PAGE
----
16

I am following a tutorial and it says

ES modules uses live bindings. It means a feature to support cyclical dependencies.

But I don't clearly understand this concept. What does this mean?

2
  • Can you provide more context? What is ESM?
    – Barmar
    Sep 6, 2018 at 21:31
  • 3
    I think ESM meant ES Modules @barmar Sep 6, 2018 at 21:56

2 Answers 2

19

Live bindings is a concept introduced in ES modules. It means that when the exporting module changes a value, the change will be visible from the importer side. This is not the case for CommonJS modules. Module exports are copied in CommonJS. Hence importing modules cannot see changes happened on the exporter side.


ESM

counter.mjs

export let count = 1;
export function increment() {
    ++count;
}

index.mjs

import { count, increment } from './counter.mjs';
console.log(count);
increment();
console.log(count);

Output

$ node --experimental-modules index.mjs
1
2

CJS

counter.js

let count = 1;
function increment() {
    ++count;
}

exports.count = count;
exports.increment = increment;

index.js

const { count, increment } = require('./counter.js');
console.log(count);
increment();
console.log(count);

Output

$ node index.js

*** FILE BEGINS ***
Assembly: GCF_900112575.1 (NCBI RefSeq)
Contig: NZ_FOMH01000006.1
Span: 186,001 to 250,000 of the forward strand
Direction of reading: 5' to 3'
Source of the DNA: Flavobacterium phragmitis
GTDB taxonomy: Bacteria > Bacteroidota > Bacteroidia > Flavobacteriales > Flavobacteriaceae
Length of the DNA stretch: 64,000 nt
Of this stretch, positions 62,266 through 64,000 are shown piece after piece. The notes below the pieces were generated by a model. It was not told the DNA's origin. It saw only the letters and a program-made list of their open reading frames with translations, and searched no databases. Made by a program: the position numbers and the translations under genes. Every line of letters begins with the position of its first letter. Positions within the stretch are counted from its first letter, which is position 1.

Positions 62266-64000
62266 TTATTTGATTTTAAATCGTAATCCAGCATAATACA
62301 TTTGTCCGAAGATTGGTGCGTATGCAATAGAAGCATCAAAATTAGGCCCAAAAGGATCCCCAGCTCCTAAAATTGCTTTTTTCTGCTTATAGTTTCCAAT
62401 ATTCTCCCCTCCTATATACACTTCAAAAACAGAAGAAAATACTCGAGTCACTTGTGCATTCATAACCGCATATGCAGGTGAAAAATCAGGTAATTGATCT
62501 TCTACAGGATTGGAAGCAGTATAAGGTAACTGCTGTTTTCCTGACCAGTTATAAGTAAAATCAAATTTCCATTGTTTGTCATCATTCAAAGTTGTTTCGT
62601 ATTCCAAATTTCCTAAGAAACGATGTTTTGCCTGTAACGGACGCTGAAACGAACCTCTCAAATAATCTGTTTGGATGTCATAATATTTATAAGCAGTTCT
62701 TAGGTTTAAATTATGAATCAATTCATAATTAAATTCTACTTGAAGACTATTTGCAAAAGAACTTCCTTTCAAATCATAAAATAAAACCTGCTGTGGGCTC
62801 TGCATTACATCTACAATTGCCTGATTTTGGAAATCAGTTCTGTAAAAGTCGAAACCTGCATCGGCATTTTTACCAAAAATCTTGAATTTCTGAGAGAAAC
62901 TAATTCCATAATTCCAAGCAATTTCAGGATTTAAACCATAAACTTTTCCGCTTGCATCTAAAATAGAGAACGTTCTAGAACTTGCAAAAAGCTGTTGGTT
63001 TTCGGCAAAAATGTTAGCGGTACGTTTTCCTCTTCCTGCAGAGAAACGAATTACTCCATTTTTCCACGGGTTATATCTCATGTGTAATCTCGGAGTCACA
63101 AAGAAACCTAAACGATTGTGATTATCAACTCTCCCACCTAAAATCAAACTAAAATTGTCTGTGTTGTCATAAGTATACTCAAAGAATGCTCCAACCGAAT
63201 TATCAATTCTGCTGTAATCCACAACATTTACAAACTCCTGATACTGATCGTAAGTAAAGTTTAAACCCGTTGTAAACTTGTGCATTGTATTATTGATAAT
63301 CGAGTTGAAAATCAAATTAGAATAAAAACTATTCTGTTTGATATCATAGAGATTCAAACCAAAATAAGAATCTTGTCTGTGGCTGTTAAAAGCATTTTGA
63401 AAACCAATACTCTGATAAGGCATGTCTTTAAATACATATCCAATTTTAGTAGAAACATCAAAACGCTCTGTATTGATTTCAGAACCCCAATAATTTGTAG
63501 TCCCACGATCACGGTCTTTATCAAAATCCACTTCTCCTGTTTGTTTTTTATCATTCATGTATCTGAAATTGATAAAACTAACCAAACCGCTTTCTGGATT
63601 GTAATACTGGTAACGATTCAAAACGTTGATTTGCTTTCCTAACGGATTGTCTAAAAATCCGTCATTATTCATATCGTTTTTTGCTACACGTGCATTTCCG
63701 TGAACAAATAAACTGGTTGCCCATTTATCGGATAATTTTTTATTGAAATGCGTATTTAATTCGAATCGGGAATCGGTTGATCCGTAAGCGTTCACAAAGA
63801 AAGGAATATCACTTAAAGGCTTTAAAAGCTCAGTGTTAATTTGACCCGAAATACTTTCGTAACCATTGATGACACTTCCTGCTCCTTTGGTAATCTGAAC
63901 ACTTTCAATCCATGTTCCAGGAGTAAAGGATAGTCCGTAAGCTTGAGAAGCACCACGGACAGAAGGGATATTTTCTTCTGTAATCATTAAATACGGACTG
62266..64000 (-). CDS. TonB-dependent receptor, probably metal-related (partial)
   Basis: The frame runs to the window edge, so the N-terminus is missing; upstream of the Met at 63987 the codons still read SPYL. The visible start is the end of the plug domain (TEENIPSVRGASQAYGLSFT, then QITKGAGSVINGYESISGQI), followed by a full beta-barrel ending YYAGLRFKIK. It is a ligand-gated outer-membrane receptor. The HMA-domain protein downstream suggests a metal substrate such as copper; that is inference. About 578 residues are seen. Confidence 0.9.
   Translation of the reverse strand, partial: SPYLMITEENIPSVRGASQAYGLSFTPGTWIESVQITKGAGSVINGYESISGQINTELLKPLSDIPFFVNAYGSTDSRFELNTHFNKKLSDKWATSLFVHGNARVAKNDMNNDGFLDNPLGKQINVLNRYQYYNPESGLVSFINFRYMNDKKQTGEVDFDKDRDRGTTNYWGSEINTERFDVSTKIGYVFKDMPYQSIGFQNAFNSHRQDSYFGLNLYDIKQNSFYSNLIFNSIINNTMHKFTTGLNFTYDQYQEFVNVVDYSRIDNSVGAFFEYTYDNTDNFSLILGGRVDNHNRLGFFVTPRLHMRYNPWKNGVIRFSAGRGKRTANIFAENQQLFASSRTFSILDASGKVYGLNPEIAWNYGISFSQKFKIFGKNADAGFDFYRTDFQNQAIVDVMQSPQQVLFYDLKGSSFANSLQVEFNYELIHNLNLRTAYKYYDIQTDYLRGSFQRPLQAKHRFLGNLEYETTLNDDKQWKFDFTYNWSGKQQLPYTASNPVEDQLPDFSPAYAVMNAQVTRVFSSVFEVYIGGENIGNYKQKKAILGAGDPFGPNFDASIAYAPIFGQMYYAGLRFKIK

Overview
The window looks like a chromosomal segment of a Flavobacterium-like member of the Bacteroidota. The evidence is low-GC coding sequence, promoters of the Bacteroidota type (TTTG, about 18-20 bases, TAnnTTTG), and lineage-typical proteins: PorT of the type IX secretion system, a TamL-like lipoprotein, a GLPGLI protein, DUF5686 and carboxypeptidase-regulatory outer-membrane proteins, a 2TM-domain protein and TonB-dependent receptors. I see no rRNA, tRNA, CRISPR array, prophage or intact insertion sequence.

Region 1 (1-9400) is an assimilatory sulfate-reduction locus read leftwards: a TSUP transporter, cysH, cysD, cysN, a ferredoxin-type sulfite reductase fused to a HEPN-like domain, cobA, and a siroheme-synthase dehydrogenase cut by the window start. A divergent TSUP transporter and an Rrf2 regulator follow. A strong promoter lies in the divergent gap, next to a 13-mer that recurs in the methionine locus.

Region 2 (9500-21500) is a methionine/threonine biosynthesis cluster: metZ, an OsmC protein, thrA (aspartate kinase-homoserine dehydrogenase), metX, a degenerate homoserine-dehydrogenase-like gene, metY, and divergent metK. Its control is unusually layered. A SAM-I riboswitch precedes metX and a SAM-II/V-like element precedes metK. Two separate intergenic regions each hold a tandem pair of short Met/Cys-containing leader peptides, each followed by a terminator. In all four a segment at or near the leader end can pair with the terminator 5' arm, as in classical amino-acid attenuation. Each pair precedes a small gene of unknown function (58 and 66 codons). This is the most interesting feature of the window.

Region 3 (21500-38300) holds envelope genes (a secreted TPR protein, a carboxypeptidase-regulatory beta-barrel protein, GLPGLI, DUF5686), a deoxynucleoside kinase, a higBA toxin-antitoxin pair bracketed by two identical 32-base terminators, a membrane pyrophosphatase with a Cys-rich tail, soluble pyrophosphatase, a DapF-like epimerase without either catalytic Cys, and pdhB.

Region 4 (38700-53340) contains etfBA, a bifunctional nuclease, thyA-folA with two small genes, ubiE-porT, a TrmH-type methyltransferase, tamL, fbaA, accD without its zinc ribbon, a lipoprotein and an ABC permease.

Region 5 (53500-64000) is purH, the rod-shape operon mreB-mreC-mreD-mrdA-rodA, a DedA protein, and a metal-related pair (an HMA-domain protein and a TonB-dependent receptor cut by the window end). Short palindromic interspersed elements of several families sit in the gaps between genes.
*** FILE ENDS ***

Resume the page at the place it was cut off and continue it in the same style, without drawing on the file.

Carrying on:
1
1

More resources on the topic:

4
  • 7
    Worth noting that Live Bindings provide a common memory address for both exporter & importer, i.e. both are pointing to the same memory location.
    – Jack
    Sep 2, 2019 at 3:42
  • 1
    This answer is actually wrong. In commonJS, the change done by the exporter is actually reflected everywhere. Your increment function in the CJS example should mutate exports.count instead. And then the change is reflected everywhere. Oct 30, 2021 at 10:42
  • 1
    Module exports are copied in CommonJS is wrong. The object called "exports" is exported to every file that use require(), and any change made on that object is reflected in every file that used require() Oct 30, 2021 at 10:45
  • 1
    the function should be function increment() { export.count += 1 } Oct 30, 2021 at 11:10
0

in CJS, require("./foo") gets you a reference to the exports object of foo.js.

  1. let's set exports.x to 0 in foo.js
exports.x = 0
  1. In bar.js we get a reference to foo's exports and mutate it:
const fooExports = require("./foo")
fooExports.x += 1

Now we put everything in action in main.js

const fooExports = require("./foo") // getting a reference to exports
console.log(fooExports.x) // x is indeed 0
require("./bar") // we execute bar.js that mutate exports
console.log(fooExports.x) // x is now 1, because fooExports is a reference to exports

TLDR: What we receive from require is not a copy. It's a reference to the exports object.

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